5. Having outstanding loans
If you leave federal service and have an outstanding TSP loan balance, you can pay it back within 90 days of the date of your separation. If you fail to do this, the IRS will declare it as a taxable distribution, potentially subjecting you to significant tax and penalties. Delays in repaying the loan may also affect the processing of withdrawal if you choose to make a withdrawal election after retiring.
6. Not synchronizing your TSP with your outside investments
Your TSP is valuable but it should not be your only investment account. To effectively plan your retirement you should coordinate your TSP with your IRA as well as non-retirement accounts to make sure they are all working in harmony to help you achieve your goals.
7. Failing to update your beneficiaries
Do you know who your beneficiaries are? When is the last time you checked?
You should keep your beneficiaries current for all of your federal benefits but especially your TSP.
If you do not have a Designation of Beneficiary form on file with the TSP, your money will be distributed according to the following order of precedence required by law:
- To your spouse;
- To your child or children equally, not including step-children or adopted children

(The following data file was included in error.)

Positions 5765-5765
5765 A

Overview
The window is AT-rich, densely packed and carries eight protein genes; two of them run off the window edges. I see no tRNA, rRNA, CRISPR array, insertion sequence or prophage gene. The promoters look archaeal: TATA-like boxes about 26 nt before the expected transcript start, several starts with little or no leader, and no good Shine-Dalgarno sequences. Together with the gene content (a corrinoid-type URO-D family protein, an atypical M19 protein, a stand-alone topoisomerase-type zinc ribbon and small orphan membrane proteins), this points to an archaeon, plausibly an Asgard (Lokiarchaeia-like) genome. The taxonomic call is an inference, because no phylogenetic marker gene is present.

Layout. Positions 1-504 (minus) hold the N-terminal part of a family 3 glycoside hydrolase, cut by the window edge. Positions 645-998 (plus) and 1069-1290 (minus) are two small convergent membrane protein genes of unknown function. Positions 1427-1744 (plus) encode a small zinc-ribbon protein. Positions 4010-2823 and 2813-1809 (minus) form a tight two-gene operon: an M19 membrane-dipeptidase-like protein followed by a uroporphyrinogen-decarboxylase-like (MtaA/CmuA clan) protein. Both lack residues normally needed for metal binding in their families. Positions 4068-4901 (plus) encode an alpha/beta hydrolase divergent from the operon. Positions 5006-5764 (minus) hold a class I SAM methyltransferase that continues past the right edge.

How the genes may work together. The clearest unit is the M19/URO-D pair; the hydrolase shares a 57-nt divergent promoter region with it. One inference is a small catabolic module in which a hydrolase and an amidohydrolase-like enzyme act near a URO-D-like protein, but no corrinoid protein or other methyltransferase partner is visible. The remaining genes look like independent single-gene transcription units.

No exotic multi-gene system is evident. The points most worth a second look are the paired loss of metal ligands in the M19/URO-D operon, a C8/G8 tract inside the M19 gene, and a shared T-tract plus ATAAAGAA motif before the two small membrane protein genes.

- To your parents equally
- To your appointed executor or administrator of your estate
- Next of kin living in your state of residency at the time of death
The TSP will not honor a will, a prenuptial agreement, a separation agreement, a property settlement agreement, a court order, or a trust document when distributing your account. By law, they must pay the properly designated beneficiary or beneficiaries on Form TSP-3 or, if there is no form on file, follow the order of precedence explained above.
If you haven’t looked at your TSP-3 for a while, take a look at it now. You want to make sure that it reflects your current wishes.
8. Failing to understand your withdrawal options
Your options for withdrawing your money are:
- Withdraw your money as a lump sun
- Withdraw your money as equal monthly payments based on the dollar amount or actuarial tables
- Have the TSP Purchase a life annuity for you
In options one and two, you can have a part of your funds transferred into an IRA or another employer-sponsored retirement savings plan, preserving a tax-favored status. After age 70 ½ you are required to take minimum distributions.
9. Investing based on past performance
Don’t pick a fund based on the top performance of previous years, make a decision based on your risk tolerance and how it matches your goals for the future.
The content is developed from sources believed to be providing accurate information. This material was created for educational and informational purposes only and is not intended as ERISA, tax, legal or investment advice. If you are seeking investment advice specific to your needs, such advice services must be obtained on your own separate from this educational material.